Rev. Paul Mitchell
Vashon United Methodist Church
Vashon United Methodist Church
December 30, 2018
Colossians 3:12-17; Luke 2:41-52
In my first full time job as an architect after graduate school, I worked in a forty-story building on forty-second street in New York City, just across the street from the formidable main branch of the New York Public Library. One of my fellow first-year entry-level colleagues would remark as we waited in the elevator lobby at lunch or the end of the day, that we were taking a great leap of faith every time we entered or left an elevator – stepping over that small gap that went down a couple hundred feet. We talk about liminal time – the time of passage between two times – as if it’s a solid threshold. But it is just as much a gap, and narrow as it is; we might slip through. Metaphorically, there was a passage between our work life and the rest of our lives that was significant, and potentially risky. We could pass through it unawares. But we could also take it very seriously – considering every time, “Where to next?”
Now, we are in the gap. Now, the great focus of Advent leading toward Christmas has subsided, and perhaps we are at a loss for what to do in this gap between times. What many of us will do this week is clean up the mess and put the crèches, ornaments, candles, and twinkly lights safely to rest for another year. But we should not put Christ away with the trappings of Christmas. As the great pastor/theologian Howard Thurman noted, “Now the work of Christmas begins….”
All through Advent we have been pulled forward through plans and preparations, through projects and proposals, toward something that we hoped would resemble calm at the heart of Christmas. Some great force has been pulling us through the chaos of trying to do too much. That force has given focus to our efforts. We have been drawn through the narrow opening of a great funnel, to be released into a kind of quiet, protected chamber at the heart of God.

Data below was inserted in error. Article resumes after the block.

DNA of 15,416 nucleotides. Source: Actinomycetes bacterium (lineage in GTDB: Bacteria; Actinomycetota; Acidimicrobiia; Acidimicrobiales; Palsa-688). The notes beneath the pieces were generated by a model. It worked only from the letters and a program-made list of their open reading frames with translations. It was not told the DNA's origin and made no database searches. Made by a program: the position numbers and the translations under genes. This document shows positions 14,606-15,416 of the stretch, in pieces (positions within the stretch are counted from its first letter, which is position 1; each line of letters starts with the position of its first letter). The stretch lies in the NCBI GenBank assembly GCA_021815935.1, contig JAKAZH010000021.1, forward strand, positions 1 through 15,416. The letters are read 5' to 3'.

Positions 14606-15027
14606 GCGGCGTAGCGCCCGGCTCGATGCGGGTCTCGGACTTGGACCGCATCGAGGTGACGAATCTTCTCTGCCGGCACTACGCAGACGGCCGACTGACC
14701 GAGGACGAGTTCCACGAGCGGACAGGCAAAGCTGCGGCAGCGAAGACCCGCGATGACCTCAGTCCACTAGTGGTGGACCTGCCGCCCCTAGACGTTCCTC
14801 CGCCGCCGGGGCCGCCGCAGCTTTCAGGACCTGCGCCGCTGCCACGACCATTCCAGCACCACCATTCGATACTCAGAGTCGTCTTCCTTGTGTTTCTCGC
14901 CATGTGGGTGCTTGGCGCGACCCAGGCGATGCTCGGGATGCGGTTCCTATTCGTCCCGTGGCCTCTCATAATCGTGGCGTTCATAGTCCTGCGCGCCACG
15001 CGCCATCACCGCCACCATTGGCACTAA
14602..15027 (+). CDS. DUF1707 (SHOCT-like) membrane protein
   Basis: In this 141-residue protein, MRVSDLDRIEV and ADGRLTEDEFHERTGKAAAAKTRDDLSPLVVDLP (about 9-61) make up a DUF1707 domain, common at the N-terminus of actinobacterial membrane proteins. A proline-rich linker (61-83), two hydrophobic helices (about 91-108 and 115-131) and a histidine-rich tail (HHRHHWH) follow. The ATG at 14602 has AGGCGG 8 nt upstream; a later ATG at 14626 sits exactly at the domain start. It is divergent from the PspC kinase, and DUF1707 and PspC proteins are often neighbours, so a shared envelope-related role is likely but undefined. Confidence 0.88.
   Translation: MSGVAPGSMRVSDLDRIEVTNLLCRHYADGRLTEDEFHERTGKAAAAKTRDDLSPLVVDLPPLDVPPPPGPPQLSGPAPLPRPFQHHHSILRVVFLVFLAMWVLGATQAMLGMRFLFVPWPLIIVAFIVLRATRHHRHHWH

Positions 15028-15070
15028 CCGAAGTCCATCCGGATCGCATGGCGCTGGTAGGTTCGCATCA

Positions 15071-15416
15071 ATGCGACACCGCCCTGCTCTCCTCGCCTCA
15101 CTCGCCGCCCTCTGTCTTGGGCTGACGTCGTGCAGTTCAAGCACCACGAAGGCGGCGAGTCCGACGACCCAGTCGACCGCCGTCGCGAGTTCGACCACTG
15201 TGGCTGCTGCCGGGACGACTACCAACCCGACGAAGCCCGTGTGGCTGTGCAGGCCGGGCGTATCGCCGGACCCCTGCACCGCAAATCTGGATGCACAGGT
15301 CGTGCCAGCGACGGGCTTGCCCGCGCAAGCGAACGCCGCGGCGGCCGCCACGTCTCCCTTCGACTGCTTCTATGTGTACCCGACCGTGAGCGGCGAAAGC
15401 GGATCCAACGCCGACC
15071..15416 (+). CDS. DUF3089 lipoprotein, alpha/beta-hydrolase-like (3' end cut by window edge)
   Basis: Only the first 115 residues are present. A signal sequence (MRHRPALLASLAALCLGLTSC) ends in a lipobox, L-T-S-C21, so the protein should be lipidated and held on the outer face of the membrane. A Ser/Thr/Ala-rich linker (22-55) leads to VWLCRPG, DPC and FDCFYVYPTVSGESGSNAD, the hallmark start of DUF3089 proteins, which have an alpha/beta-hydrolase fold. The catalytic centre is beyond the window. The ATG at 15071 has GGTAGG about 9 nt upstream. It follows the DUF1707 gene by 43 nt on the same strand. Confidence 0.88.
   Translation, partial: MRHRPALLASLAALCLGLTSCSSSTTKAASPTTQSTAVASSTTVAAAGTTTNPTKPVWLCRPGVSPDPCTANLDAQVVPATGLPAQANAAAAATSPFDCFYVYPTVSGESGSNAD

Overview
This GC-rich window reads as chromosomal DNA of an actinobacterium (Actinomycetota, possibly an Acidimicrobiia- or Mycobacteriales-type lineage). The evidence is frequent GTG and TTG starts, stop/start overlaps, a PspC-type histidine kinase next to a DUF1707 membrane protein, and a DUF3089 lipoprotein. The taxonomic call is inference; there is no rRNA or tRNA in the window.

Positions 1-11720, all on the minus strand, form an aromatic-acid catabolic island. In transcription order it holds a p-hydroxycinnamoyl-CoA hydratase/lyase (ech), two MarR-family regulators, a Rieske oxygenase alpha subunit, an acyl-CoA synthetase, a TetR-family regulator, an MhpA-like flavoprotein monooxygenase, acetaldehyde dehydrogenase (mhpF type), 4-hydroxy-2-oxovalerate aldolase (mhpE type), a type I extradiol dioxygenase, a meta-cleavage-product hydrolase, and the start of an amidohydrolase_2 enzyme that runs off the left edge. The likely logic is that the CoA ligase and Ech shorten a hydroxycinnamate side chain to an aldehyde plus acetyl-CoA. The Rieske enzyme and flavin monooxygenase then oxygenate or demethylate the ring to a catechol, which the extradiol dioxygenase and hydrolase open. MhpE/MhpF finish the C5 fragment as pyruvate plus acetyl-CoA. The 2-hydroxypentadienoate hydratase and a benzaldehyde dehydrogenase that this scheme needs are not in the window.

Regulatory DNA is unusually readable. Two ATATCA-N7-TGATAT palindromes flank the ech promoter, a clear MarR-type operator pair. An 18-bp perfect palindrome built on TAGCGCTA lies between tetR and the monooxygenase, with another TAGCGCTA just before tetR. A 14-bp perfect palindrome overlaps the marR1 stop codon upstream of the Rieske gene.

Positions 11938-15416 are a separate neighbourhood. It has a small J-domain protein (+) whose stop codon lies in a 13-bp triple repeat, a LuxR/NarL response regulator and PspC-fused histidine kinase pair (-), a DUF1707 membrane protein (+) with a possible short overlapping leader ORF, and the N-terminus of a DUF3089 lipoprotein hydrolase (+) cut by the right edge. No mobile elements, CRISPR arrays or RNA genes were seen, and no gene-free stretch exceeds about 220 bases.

Throughout much of Advent we focused on the nativity texts of Luke. The writer is very clear in the overture of this Gospel about its purpose, expressing hope that it should stand beside other similar accounts of this important life. It is addressed to Theophilus, or Lover-of-God. That could be a real person and a real name, or it could be a kind of metaphorical name for a new Christian or potential convert seeking to draw closer to the human life who was Emanuel, God-with-us. This seems to be offered as a supplement, or perhaps a corrective, to alternate treatments of Jesus’ life. Like the author of Matthew, the author of Luke was compelled to embellish the story told in the earlier Gospel of Mark with a narrative of the birth of Jesus. In this prologue, Luke includes what became the only Gospel account of Jesus between the visit of the magi when he was a toddler and his baptism as an adult, the only canonical account of Jesus as a youth. Jesus is twelve; nearly as old as his mother probably was when she became pregnant with him. Why?
The way we choose to order our stories is important. Greco-Roman literature in the first century was highly ordered, and one of its main features was the use of symmetry in storytelling. Similar narrative elements would open and close stories, and the central message of a long narrative would be nested in a multi-layered series of bookend events. Early in the gospel of Luke, we have this story of Jesus that is paired with another significant event later in the life of Jesus. Pastor and theologian Gil Bailie offers remarkable insight into the structure and drama of Luke's Gospel.
“Twelve years old is the age of bar-mitzvah; he becomes an adult male, able to participate fully in the Jewish life. Jesus goes to Jerusalem to fully participate in the Passover for the first time.
“The ‘Journey to Jerusalem’ is [most] dramatic in Luke's Gospel. ‘When the days drew near for him to be taken up, he set his face to go to Jerusalem.’ And all that follows until Jesus arrives in chapter 19 is Luke's telling of that journey. As the Gospel in miniature, this story from Luke 1-2 tells of a preliminary journey to Jerusalem. It's a story of going to Jerusalem for the Passover and finding that Jesus isn't with us anymore. Where is he?
“‘After three days, they found him in the temple.’ It's a story about the crucifixion and the resurrection. It's the overture, so that when we get to the journey to Jerusalem, we'll remember something about it. You come away, Jesus isn't with you, you're anxious about it. At the very end of the Gospel, Jesus will tell his disciples to meet him in Jerusalem, from where they will go out to the ends of the earth, the second volume of Luke's story.
“It's a rehearsal of the Easter story, and it ends on the theme of Luke's infancy narratives: ‘Mary treasured all these things in her heart.’”[i]